The myth of the necessary incarnation of God . . .can be understood as man’s creative confrontation with the opposites and their synthesis in the Self, the wholeness of his personality. . . . That is the goal . . .which fits man meaningfully into the scheme of creation and at the same time confers meaning upon it. ~Carl Jung, Finding Jung, Page 1

Noted Sinologist Richard Wilhelm was one of Jung’s most significant and influential friends, and his translation of the Secret of the Golden Flower provided Jung the “bridge between the dead end of Gnosticism and the great unknown represented by alchemy. ~Frank McMillan, Finding Jung, Page 62

The I Ching is a facet of that mysterious something more formally known as synchronicity, or meaningful coincidence, the famous “acausal connecting principle” that Jung and his collaborator, the Nobel laureate in physics, Wolfgang Pauli, described in their groundbreaking work devoted to the subject. ~Frank McMillan, Finding Jung, Page 62-63

The microphysical event includes the observer just as much as the reality underlying The I Ching comprises subjective, i.e., psychic conditions in the totality of the momentary situation. Just as causality describes the sequence of events, so synchronicity to the Chinese mind deals with the coincidence of events.  ~Frank McMillan, Finding Jung, Page 63

Van der Post also dedicated his masterpiece The Heart of the Hunter to Jung for “his great love of Africa and reverence for the life of its aboriginal children.” ~Frank McMillan, Finding Jung, Page 70

The psyche is the greatest of all cosmic wonders and the sine qua non of the world as object. It is in the highest degree odd that Western man, with but very few—and even fewer—exceptions, apparently pays so little regard to this fact. Swamped by the knowledge of external objects, the subject of all knowledge (the Psyche) has been temporarily eclipsed to the point of seeming nonexistence. ~Carl Jung, Finding Jung, Page 83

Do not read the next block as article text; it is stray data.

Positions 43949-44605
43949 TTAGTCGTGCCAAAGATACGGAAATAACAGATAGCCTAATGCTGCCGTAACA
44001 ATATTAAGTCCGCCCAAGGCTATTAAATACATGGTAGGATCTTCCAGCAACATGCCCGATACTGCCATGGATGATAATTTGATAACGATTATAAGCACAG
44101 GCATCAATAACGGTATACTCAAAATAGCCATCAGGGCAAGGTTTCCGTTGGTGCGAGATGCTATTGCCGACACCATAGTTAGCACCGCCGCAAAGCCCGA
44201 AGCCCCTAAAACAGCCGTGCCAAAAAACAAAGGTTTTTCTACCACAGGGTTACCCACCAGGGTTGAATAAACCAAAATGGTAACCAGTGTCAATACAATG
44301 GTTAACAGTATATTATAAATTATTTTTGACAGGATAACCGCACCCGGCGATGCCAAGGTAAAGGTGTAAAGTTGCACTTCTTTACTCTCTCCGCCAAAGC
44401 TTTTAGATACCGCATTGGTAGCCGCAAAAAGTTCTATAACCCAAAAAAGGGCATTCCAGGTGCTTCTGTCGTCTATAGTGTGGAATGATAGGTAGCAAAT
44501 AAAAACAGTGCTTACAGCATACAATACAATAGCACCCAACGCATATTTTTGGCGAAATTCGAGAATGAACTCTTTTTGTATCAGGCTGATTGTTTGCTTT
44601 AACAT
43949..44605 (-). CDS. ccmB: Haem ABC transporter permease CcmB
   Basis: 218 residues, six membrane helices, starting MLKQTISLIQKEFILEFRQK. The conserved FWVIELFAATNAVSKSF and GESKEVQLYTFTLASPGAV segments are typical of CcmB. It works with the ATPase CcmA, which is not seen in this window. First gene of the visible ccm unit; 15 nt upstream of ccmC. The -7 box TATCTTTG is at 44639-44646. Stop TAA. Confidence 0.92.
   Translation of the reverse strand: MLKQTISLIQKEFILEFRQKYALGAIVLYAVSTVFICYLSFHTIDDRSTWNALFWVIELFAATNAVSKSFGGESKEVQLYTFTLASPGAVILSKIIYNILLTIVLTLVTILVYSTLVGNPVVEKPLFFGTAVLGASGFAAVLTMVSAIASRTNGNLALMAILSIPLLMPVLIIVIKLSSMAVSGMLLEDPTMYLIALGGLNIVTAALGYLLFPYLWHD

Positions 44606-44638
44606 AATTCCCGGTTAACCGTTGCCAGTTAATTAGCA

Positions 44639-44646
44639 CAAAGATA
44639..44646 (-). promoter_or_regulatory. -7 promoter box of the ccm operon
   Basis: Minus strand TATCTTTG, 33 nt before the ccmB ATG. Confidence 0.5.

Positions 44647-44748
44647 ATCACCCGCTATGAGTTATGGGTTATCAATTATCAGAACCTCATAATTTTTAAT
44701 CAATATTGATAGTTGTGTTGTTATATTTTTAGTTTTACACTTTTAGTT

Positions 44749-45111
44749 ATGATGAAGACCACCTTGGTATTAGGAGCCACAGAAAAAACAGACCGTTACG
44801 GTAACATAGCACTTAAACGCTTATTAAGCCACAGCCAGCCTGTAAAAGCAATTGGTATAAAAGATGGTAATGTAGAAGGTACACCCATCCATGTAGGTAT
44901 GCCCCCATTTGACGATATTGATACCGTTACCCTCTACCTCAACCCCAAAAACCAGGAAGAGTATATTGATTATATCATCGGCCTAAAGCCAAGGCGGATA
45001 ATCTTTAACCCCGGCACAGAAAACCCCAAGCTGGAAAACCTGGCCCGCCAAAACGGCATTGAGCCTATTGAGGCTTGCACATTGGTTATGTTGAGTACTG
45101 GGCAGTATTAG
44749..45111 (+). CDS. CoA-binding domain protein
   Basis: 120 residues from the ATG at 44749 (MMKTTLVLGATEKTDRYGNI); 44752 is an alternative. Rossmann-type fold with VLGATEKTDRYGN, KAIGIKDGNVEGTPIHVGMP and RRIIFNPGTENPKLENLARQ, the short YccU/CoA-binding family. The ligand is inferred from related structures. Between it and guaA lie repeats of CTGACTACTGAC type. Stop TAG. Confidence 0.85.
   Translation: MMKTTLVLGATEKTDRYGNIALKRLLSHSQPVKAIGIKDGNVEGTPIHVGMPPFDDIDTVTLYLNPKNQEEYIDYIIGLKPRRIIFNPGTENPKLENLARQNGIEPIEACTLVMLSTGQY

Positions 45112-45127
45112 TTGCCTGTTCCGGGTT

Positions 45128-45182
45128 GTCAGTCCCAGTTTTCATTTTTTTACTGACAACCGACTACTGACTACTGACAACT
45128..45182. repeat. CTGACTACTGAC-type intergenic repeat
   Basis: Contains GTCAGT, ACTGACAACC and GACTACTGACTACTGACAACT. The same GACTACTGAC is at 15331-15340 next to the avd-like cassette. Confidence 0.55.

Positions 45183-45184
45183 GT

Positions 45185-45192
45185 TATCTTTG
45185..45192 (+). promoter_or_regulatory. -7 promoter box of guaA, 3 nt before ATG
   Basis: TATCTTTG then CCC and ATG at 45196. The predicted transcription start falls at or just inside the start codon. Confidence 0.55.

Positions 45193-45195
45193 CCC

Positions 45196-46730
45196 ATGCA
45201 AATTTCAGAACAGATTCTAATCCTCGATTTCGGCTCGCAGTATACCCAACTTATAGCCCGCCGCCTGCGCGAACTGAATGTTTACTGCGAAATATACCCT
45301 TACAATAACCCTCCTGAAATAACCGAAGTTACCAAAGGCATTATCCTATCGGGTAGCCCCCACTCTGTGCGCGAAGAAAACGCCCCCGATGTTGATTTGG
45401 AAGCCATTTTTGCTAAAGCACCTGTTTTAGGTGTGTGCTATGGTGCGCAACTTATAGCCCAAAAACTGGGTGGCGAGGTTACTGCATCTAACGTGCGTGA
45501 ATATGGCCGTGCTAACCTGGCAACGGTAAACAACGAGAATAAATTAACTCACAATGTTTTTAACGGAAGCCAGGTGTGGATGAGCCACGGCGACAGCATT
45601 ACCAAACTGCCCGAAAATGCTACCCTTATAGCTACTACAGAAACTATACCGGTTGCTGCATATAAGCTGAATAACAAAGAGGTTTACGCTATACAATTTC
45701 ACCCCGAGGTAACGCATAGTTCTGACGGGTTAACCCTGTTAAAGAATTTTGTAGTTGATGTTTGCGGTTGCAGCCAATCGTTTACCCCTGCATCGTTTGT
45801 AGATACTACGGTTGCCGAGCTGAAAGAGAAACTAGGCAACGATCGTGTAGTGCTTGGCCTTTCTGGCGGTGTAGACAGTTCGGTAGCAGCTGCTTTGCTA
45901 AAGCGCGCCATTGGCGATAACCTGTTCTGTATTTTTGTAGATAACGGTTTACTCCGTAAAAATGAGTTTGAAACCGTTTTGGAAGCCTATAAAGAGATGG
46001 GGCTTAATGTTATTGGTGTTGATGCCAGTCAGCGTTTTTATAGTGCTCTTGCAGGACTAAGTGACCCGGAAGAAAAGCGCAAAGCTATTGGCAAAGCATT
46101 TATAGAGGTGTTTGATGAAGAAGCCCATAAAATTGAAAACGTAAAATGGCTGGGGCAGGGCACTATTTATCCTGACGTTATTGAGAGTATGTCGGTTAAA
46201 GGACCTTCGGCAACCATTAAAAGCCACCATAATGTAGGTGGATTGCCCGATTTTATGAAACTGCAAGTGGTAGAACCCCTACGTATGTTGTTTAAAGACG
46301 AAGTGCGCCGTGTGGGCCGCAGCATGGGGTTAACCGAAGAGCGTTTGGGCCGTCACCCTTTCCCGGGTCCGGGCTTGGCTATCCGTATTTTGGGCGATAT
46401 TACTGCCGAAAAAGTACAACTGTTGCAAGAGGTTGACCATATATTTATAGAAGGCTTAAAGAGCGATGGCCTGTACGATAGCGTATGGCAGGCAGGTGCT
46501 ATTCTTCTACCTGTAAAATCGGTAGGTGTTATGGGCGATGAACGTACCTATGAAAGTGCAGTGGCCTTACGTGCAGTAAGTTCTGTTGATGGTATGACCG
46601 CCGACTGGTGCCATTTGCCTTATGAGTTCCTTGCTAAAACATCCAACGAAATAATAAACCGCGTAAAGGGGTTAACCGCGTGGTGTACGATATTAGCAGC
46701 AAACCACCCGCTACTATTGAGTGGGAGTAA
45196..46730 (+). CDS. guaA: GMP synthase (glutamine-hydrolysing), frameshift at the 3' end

The individual is the only reality. The further we move away from the individual towards abstract ideas about Homo sapiens, the more likely we are to fall into error. In these times of social upheaval and rapid change, it is desirable to know much more than we do about the individual human being, for so much depends upon his mental and moral qualities. But if we are to see things in their right perspective, we need to understand the past of man as well as his present. That is why an understanding of myths and symbols is of essential importance. ~Carl Jung, Finding Jung, Page 83

. . . there is an ever present archetype of wholeness which may easily disappear from the purview of consciousness or may never be perceived at all until a consciousness illuminated by conversion recognizes it in the figure of Christ.” ~Carl Jung, Finding Jung, Page 103

I think what he did, therefore, is of immense importance to the Jungian search and important, I am certain, to the evolution of the cosmos. ~Laurens Van Der Post, Finding Jung, Page 129

. . . for it has long been my dearest wish to build a bridge—or at least try to—between the two disciplines which accept practical responsibility for the cura animarum: theology on the one hand and medical psychology on the other. However different their point of departure may be, they both converge in the empirical psyche of the human individual. ~Carl Jung, Finding Jung, Page 135

Humankind possesses a natural religious function.  ~Carl Jung, Finding Jung, Page 148

 

 

 

 

 

 

 

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